Trawling through the engine line-up on many modern cars can leave you a bit bewildered. Thankfully, that’s not the case with the XC60 because there are really only two engines you need to worry about: the D4 and the D5. Both are 2.0-litre diesels, but the former has 188bhp while the latter pumps out a healthier 232bhp.
We’ve only tried the D5, in which acceleration is more than adequate, to the point that we suspect the cheaper D4 will be all you really need. The eight-speed automatic gearbox is sometimes a little hesitant to change down, leaving the XC60 labouring in too high a gear – when you want to enter a roundabout briskly, for instance. However, outright performance is more than a match for any Land Rover Discovery Sport or Audi Q5 currently on sale.
If you’re dead set against a diesel, there’s also a T5 petrol. We’ve yet to try this turbocharged 2.0-litre, but with a punchy 250bhp acceleration should be brisker than in either of the diesels. However, given how much thirstier this engine is, Volvo understandably doesn’t expect to sell many.
Volvo XC60 ride comfort
Firstly, it’s important to stress that our experience of the XC60 is limited. We’ve only sampled it on optional (and expensive) air suspension, and even then only on the super-smooth roads around Barcelona. Put simply, how comfortable it’ll be down a beaten up British B-road on its relatively rudimentary standard suspension remains to be seen.
However, there’s no doubt the air suspension delivers a soft and supple ride the majority of the time, particularly at high speeds. Dial in the more comfortable of two settings (aptly labelled ‘comfort’) and the XC60 positively wafts over lumps, ripples and speed bumps.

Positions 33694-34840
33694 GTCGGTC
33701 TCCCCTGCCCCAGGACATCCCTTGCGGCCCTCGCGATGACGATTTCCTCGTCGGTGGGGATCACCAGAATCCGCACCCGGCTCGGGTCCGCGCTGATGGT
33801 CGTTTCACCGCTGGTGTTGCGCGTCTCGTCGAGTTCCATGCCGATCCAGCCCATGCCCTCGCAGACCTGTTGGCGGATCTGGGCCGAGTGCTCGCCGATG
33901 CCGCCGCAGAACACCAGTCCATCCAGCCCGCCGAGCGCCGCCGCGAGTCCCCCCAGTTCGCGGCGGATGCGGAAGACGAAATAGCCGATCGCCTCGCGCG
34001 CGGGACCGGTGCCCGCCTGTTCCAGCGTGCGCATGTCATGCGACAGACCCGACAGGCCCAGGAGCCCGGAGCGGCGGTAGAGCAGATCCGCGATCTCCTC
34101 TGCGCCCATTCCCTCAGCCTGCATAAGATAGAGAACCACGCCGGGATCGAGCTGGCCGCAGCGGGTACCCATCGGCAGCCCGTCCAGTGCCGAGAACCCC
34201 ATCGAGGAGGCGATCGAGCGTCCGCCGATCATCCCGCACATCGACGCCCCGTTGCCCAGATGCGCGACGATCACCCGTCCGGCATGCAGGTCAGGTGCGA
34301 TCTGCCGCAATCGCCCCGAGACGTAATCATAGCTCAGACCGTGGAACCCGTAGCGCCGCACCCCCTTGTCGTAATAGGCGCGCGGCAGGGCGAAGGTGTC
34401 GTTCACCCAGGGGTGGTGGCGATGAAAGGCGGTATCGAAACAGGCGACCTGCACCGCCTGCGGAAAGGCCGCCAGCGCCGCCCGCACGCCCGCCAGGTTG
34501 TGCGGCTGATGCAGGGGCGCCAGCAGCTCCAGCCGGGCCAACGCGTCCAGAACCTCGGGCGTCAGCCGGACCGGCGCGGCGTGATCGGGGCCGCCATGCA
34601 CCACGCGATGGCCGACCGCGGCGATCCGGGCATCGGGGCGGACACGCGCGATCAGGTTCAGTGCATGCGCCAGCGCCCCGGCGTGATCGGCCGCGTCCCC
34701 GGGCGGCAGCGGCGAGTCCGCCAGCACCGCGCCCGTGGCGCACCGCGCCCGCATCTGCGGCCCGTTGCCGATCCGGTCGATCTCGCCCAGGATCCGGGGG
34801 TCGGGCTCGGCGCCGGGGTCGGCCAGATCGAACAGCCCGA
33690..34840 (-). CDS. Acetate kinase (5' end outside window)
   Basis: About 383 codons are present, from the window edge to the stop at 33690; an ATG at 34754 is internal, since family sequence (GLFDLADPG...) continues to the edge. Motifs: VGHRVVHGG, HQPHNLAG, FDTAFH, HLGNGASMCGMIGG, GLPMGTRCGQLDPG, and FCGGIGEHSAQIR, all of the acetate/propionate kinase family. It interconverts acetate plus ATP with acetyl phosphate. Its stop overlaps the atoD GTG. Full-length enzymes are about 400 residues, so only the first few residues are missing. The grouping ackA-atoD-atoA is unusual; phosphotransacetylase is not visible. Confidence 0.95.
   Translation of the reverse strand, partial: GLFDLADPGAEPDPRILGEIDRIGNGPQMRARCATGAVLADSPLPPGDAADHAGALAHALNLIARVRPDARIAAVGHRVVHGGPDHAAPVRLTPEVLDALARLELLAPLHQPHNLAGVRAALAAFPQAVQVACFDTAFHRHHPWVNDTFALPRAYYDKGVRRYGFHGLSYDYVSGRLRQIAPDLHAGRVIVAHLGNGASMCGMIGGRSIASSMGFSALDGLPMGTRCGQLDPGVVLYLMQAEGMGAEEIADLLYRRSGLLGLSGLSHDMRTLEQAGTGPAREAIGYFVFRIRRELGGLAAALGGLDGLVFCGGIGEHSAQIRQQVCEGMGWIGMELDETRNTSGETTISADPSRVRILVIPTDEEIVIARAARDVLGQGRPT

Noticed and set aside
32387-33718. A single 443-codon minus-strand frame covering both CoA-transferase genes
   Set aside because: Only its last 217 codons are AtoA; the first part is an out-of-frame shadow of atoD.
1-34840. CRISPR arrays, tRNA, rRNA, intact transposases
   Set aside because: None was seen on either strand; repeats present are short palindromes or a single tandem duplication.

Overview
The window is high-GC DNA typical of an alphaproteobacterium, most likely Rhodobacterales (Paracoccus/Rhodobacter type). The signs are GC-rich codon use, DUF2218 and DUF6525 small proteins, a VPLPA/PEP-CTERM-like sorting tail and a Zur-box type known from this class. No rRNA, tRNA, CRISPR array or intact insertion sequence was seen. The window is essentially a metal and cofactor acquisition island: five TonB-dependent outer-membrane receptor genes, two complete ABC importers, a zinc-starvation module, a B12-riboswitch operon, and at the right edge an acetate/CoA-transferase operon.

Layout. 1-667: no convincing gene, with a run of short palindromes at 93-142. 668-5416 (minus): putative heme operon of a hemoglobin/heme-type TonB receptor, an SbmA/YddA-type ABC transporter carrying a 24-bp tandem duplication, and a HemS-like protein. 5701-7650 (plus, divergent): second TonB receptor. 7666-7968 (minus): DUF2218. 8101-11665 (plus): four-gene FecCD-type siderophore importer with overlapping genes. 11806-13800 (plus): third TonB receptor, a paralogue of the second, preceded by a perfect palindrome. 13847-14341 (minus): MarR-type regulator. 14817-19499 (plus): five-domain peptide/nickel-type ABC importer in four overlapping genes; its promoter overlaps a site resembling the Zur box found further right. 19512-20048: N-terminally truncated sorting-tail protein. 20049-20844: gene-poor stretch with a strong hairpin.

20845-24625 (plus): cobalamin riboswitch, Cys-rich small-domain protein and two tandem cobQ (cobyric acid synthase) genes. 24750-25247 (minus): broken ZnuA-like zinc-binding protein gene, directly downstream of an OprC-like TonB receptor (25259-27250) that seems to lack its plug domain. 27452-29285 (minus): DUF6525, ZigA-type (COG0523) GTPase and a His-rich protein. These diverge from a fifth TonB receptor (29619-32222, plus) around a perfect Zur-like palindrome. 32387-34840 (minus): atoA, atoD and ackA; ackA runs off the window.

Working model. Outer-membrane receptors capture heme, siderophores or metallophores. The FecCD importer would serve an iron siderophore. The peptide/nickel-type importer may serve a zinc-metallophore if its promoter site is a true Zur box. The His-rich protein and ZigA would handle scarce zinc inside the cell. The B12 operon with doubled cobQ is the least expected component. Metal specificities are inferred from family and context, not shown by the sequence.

Hit a sharp-edge ridge or a pothole, though, and all of a sudden that serenity is replaced by a loud jolt – bigger than you’d experience in an Audi Q5 or a Land Rover Discovery Sport. This trait suggests the XC60 might struggle to cope with some of Britain’s poorly maintained roads.
Volvo XC60 handling
You’ll only need to drive the XC60 round a couple of corners to realise Volvo’s claims about sporty handling are a bit misleading. Don’t get us wrong: it’s no wallowy barge, but if you’re hoping for an SUV that grips and changes direction like a Porsche Macan, or even a Jaguar F-Pace, you’ll be somewhat disappointed.
The thing is, though, the majority of buyers won’t care about that because SUVs aren’t supposed to be sports cars. The XC60 grips well enough and doesn’t tip over onto its door handles around tight twists and turns, and its steering is precise with enough feedback to give you confidence along bucking and twisting country roads. In other words, it’s more than fit for purpose.
Better still, the XC60 is surprisingly easy to manoeuvre around town and feels incredibly stable and planted at high speeds.
Volvo XC60 refinement
Volvo’s diesel engines aren’t the quietest around, but seem more subdued in the XC60 than they are in the S90 saloon or V90 estate. True, the drone when you accelerate hard would raise the eyebrow of any Audi Q5 owner, but the XC60 actually isolates you better from engine noise and vibration than a Discovery Sport or Mercedes GLC.
The suspension goes about its business quietly the majority of the time, although there is a loud bang when you hit a pothole and the XC60’s mirrors also whip up a fair amount of wind noise on the motorway. There’s some road roar, too, so all things considered, there are more refined large SUVs to choose from.